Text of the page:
Morris claims that this model explains why pleasure and pain can be so easily described as an either/or dichotomy across different cultures. That is to say, there may be different kinds or flavors of pleasure or pain, but ultimately researchers have found that all experiences can be placed on a simple linear graph: experiences are either pleasant, unpleasant, or neutral. There are no other options, no second or third dimensions to the scale. Different people, then, will often rate various experiences (such as going to the dentist, laughing, or having dinner with friends) similarly, suggesting that the subjective experience of pleasant or unpleasant activities actually provides fairly objective data about how rewarding those activities are for the psyche. This simplicity makes it possible to present concrete, useful data to the conscious mind: once an experience is registered as either pleasant or unpleasant, immediately the mind knows what to do with it.
Contrasting these conscious, higher-order processes with unconscious decision-making, Morris points out that emotional content is only needed for decisions that require lots of flexibility and creativity. This means that the vast majority of our decisions are made without any conscious input, and thus don't need to flip the pleasure-pain switch in one direction or the other. The main evolutionary benefit of consciousness, then, may have been to increase the flexibility, and the responsiveness, of decision-making in situations where surroundings could change quickly – where automatic processes wouldn't be fast or sophisticated enough to be effective.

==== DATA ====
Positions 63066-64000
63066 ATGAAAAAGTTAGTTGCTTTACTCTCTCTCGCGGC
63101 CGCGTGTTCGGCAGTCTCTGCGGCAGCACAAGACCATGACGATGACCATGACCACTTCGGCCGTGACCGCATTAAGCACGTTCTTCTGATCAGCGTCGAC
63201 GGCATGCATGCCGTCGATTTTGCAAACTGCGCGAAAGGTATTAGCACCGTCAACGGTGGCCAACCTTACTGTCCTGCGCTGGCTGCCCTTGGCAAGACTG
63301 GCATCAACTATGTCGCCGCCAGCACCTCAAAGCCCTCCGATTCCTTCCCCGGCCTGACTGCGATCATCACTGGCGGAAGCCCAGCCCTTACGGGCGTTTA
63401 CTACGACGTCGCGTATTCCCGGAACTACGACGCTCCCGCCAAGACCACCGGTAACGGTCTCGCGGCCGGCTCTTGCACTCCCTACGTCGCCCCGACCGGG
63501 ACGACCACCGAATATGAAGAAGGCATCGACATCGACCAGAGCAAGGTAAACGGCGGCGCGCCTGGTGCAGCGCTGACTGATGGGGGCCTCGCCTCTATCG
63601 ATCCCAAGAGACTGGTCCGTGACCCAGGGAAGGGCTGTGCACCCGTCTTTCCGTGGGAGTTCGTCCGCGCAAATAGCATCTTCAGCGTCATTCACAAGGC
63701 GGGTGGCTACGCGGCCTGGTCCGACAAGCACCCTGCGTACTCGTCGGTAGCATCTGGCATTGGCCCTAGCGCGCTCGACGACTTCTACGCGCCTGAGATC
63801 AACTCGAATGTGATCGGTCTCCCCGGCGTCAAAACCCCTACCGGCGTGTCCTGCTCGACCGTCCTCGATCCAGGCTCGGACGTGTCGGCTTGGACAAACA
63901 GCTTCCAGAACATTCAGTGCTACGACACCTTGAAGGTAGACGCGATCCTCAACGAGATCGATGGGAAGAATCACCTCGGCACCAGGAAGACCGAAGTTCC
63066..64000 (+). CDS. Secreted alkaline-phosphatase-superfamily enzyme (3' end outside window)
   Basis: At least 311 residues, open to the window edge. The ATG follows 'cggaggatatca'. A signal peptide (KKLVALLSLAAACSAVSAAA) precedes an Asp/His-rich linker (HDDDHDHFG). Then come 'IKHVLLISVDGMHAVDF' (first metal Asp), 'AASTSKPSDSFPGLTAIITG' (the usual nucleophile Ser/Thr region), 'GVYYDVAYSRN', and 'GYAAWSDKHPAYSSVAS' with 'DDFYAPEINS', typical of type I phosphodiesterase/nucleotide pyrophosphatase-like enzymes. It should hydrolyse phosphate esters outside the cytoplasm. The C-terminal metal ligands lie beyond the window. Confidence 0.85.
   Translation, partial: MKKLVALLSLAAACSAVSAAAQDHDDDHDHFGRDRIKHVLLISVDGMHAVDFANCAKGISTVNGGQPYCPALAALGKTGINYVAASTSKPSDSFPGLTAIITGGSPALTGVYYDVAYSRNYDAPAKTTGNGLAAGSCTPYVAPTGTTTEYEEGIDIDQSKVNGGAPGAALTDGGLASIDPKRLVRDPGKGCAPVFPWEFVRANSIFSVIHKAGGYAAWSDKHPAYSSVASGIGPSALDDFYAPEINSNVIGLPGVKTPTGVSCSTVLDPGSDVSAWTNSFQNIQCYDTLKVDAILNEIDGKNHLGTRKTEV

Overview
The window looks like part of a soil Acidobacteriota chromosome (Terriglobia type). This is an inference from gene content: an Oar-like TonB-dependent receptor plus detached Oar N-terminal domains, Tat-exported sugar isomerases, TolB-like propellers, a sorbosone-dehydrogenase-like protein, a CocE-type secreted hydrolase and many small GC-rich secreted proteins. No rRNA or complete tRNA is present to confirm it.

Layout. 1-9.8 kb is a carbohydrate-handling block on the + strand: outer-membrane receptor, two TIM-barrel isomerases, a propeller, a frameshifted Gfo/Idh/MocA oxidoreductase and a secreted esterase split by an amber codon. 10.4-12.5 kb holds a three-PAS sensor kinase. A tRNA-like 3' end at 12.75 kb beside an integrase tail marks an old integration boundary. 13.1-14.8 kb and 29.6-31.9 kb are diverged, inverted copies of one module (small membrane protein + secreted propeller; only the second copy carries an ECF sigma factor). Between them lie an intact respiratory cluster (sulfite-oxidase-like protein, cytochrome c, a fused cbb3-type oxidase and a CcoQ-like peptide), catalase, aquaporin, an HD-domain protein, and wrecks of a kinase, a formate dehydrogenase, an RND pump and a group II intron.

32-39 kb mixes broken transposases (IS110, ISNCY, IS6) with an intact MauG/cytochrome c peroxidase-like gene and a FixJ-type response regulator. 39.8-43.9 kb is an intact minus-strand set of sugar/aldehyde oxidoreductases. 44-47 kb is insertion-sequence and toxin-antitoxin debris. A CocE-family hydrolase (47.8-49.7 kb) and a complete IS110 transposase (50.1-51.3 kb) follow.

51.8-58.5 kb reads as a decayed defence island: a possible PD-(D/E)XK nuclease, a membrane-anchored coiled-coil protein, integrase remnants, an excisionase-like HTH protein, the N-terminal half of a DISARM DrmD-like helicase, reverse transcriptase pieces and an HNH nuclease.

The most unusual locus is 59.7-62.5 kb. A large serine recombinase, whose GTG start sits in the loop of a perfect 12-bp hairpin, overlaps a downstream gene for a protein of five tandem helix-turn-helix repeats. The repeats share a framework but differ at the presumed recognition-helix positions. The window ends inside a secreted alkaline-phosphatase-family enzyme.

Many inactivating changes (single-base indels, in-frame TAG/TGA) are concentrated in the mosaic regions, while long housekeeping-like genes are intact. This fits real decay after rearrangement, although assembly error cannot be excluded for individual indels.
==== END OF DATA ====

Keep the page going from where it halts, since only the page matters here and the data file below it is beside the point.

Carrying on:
Religion, according to Morris, is one of the systems that cultures use to either positively or negatively weight different experiences. Religious practices themselves are often weighted positively by the psyche, and religious systems help condition people to experience different situations as either pleasant or unpleasant. For example, your religious tradition may lead you to feel guilty when you eat meat on a Friday; this negatively valenced experience will probably affect your menu decisions. Thus, religion utilizes the pleasure-pain switch in the brain to influence behavior, while itself also being a direct trigger of pleasurable (and, presumably, also painful) experiences.
Morris’s vision is an intriguing one, but it’s also not particularly fleshed out. The connection between religion and the pleasure-pain circuit, in particular, would be fascinating to see explored in more detail. And there’s some reason to be cautious of Morris’s somewhat rash claim that all religions will eventually meld into one global faith, allowing values about good and bad to be universalized across cultures. If he really thinks that all the world’s faiths will start to see eye-to-eye anytime soon, perhaps he needs some remedial religious education – or else he knows something the rest of us don’t. But the idea that conscious experience is necessary for optimal high-order decisions is an intriguing one, and a useful lens through which to interpret a variety of human phenomena, from depression and sadness to religious experience. Emotions and subjective experiences aren’t just mechanical flashes in the electric circuitry of the brain. They’re vital messages, telling us what we need to know about the world outside.